Key science findings

  • Identification of processes that control droughts and low flows at the catchment scale by using the physically-based model PIHM as a laboratory.
  • Enhanced process representation in simpler (larger-scale) models.

Introduction

NERC’s MaRIUS (Managing the Risks, Impacts and Uncertainties of drought and water Scarcity) project explores how best to manage future droughts in the UK. Work package B2 performs detailed modelling of drought processes at the catchment scale using the Penn State Integrated Hydrologic Model (PIHM). It is a fully coupled multi-process hydrologic model with a flexible TIN (triangular irregular network) and linear element structure, allowing for more realistic representation of line features such as the stream network. The detailed coupling of groundwater to the stream enables a more realistic representation of low flow processes, when abstractions are most critical. The work package seek to explore:

  • The degree of process coupling (e.g. aquifer to river) needed to represent low flow conditions
  • The representation of spatial heterogeneity in a parsimonious way (e.g. of soil moisture and recharge)
  • The presence of longer flow paths that would delay the propagation of drought signals in the Thames basin (and how they can be modelled)
  • The value of up-scaling a complex physically based model (i.e. using a coarse decomposition of the model domain), compared with running a much simpler conceptual model at larger scales

Research methods

The PIHM model (Modified from Yu et al., (2013), Parameterization for distributed watershed modeling using national data and evolutionary algorithm. Computers & Geosciences 58:80-90. The PIHM model (Modified from Yu et al., (2013), Parameterization for distributed watershed modeling using national data and evolutionary algorithm. Computers & Geosciences 58:80-90. The physically-based, distributed, and integrated model PIHM has been set up for the Kennet catchment, which is part of the Thames basin. It is being used as a laboratory to investigate the relevance of different processes during different prevailing conditions, e.g., wet and dry; summer and winter, etc.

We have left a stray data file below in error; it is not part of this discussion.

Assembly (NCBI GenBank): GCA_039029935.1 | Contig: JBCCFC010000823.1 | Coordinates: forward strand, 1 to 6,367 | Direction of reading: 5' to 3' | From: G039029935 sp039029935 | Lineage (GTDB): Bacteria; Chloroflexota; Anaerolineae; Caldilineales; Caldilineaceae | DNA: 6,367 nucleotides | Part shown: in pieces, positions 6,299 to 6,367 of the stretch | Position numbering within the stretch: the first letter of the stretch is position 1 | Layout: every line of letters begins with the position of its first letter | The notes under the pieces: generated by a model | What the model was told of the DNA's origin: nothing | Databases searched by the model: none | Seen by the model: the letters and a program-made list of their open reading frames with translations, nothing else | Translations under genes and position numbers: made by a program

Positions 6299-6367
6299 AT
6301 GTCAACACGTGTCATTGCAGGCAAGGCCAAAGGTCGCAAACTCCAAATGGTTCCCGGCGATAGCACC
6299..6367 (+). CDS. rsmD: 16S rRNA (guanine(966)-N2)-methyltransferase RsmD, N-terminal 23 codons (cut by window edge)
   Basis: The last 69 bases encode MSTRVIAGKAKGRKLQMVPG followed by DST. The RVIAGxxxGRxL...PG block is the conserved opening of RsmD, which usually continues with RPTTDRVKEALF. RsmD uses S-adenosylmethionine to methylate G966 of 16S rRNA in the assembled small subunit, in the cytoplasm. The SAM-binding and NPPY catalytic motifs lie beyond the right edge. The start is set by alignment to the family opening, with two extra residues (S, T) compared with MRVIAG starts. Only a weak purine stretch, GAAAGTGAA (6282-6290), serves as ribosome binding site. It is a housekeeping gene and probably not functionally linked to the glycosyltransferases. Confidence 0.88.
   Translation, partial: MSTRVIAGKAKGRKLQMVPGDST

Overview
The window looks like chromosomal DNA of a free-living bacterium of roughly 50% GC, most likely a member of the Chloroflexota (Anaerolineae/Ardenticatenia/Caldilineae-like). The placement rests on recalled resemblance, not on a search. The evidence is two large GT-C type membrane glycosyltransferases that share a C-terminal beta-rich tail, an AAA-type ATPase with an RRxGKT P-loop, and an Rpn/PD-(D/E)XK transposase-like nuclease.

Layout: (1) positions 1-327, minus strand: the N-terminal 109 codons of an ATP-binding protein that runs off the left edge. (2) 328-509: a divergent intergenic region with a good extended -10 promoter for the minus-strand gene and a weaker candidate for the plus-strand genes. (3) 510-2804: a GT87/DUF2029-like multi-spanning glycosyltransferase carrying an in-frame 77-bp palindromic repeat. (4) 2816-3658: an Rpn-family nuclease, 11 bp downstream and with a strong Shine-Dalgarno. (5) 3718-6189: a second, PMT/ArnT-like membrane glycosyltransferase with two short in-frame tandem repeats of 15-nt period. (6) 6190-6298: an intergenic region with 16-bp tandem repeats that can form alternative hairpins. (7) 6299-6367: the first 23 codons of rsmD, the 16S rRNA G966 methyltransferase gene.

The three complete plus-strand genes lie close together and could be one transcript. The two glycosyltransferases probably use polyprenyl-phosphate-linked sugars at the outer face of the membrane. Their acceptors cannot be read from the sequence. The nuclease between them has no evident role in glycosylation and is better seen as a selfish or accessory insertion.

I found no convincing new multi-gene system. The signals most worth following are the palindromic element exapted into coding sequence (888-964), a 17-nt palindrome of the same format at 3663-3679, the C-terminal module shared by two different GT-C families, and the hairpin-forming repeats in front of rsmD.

Signatures have been identified that represent the physiographic properties of a catchment. Global sensitivity analysis techniques are used to assess the importance of different parameters (hence the processes they represent), hence the critical parametrisations in the simpler models.

The PIHM model (Modified from Yu et al., 2013, Parameterization for distributed watershed modeling using national data and evolutionary algorithm. Computers & Geosciences 58:80-90.)

The PIHM model

(Modified from Yu et al., 2013, Parameterization for distributed watershed modeling using national data and evolutionary algorithm. Computers & Geosciences 58:80-90.)

Identification of control processes on low flows

By applying sensitivity analysis techniques on large ensembles of different parameter combinations, the response of model output to perturbations in the parameter fields can be assessed and the relevant processes identified. The robustness of the results can be tested by forcing the model (PIHM) with different drought scenarios.

A platform that assesses the sensitivity of the system to different human activity scenarios will also be developed.

Improved process representation in nation-scale models

The level of process complexity in the large-scale models will be assessed. With the control processes known, the representation in large-scale models will be enhanced by either increasing or reducing the complexity.